Sr. Rosa delighted in showing us a great old wood stove, and an enormous laundry machine, organised by the Stipinovitch family.
Joe Stipinovitch is our Rotarian and we felt the blessing in knowing one who had been part of this wonderful lady's committment.
Elated we returned to our accommodation, unhitched the trailor, now freed of much of its load, and set off on a game drive through the park. After all the rains the grass was really tall and we were lucky to see giraffe, zebra, impala and wildebeest. I had just said, "If we're going to exit the park by closing, we must turn back now", when a tourist vehicle passed us saying, "We've just passed lion, 2-3 kms down the road." Off we were, how could we turn back when there was lion to be sighted? Slowly edging along, conscious of how lion blended with the golden yellow of the long grass, we peered into the thick bush. Nothing. Nothing. Nothing!
And then there they were, lying in the road, posing proudly, ignoring the frantic click of our camera.
Two beautiful males. We crept slowly foward, just 10 meters away, and at 5 meters we stopped. Even with windows half way up and sitting in a closed vehicle, those beasts were able to command respect, or is it fear?
Slowly they stood up and walked towards us, then along the road past us heading back along the road we had to return on. I started the vehicle, and at that moment we all saw level with the driver's window and just 3 meters into the bush, a lion. She had been lying there all the while I leaned out of the car snapping my camera, window right down. We just had not seen her!
We turned the vehicle and drove slowly behind the trio until much later, they gave us a disdainful glance and turned up a game trail which disappeared quickly into the Mopane shrub. Marina had prepared a wonderful supper and we feasted well on food and tales of our days successes.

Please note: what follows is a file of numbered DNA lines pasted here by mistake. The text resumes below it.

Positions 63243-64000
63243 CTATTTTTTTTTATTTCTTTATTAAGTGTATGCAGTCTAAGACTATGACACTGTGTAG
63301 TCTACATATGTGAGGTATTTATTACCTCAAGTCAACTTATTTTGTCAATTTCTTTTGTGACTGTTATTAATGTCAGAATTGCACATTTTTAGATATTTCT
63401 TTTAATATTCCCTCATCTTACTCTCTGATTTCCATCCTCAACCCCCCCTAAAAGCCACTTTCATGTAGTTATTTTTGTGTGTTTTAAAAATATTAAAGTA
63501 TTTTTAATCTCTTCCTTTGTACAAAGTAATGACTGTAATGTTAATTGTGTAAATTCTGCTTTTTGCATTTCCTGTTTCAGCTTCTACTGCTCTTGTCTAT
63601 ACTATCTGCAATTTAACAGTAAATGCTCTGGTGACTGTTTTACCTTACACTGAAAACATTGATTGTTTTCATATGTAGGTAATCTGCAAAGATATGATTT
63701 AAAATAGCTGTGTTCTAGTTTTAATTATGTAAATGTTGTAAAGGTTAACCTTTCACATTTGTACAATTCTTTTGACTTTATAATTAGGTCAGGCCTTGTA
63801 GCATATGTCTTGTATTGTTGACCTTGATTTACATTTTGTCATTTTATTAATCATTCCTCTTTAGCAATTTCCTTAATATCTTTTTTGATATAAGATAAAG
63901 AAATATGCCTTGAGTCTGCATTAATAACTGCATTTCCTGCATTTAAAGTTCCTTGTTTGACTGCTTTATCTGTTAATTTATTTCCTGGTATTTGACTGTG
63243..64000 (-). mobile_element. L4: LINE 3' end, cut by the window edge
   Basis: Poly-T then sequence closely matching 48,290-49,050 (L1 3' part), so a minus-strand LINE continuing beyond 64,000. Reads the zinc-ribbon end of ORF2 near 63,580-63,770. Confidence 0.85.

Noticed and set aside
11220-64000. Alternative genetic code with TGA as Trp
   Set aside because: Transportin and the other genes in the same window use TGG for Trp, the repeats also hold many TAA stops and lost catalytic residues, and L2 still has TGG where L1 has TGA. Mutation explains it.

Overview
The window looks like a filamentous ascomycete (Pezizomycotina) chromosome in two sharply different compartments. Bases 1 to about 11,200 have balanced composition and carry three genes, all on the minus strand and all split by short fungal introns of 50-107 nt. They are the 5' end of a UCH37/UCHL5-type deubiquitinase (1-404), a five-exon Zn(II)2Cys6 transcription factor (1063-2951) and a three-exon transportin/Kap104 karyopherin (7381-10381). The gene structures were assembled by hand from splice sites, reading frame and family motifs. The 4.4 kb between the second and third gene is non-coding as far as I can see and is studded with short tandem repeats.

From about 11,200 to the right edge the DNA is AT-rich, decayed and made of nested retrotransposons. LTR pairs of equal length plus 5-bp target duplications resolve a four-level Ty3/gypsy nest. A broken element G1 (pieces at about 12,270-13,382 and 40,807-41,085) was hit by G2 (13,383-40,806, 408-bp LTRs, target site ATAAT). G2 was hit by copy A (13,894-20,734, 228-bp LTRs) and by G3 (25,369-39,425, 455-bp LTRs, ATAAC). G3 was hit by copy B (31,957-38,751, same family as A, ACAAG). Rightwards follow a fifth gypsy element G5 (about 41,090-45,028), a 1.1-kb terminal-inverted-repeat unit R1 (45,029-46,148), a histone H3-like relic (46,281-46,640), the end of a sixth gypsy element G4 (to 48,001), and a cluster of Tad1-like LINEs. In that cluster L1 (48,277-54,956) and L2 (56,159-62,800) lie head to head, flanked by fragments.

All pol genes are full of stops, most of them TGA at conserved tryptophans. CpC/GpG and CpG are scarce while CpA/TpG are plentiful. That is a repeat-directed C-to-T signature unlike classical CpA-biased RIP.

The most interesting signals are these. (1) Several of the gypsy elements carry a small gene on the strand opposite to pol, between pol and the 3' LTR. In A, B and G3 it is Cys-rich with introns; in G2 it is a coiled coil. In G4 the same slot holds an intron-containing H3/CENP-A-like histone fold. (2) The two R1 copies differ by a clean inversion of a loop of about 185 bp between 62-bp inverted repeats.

The few kilometers of driving to Chizous Primary School Thea had mentioned in her letter had been changed by the rising of a local river due to our heavy rains. We needed instead to work our way along rural roads, through a delightful tapestry of cultivated lands, goats and cattle being herded skillfully by bare-footed children, gullies of eroded land, and the ubiquitous thorn scrub fences.
At last, Chezhou Primary!
The arrival of a vehicle brought a flurry of faces to the classroom windows and almost immediately Mr. Sibanda, the headmaster approached. He remembered Thea well and elaborated on other assistance she had given the school.
As the precious boxes of love, effort and consideration for the less priviledged were unpacked, all lessons were forsaken as enquiring pupils poured out of the classrooms to ooh and aah at the wonderful array of school aids.
Spiwi tasked the headmaster to foward possible candidates for an Australian school bursary - Thea will also look into raising further money for another bursary.
One wonders what solace one receives in conflict when the reward of one child's smile can light the day.
One wonders when governments will acknowledge their true responsibility is to their people first.
Thank you Thea for giving us the opportunity to serve.
Rotarian Julie Bonett
Rotary Club of Bulawayo.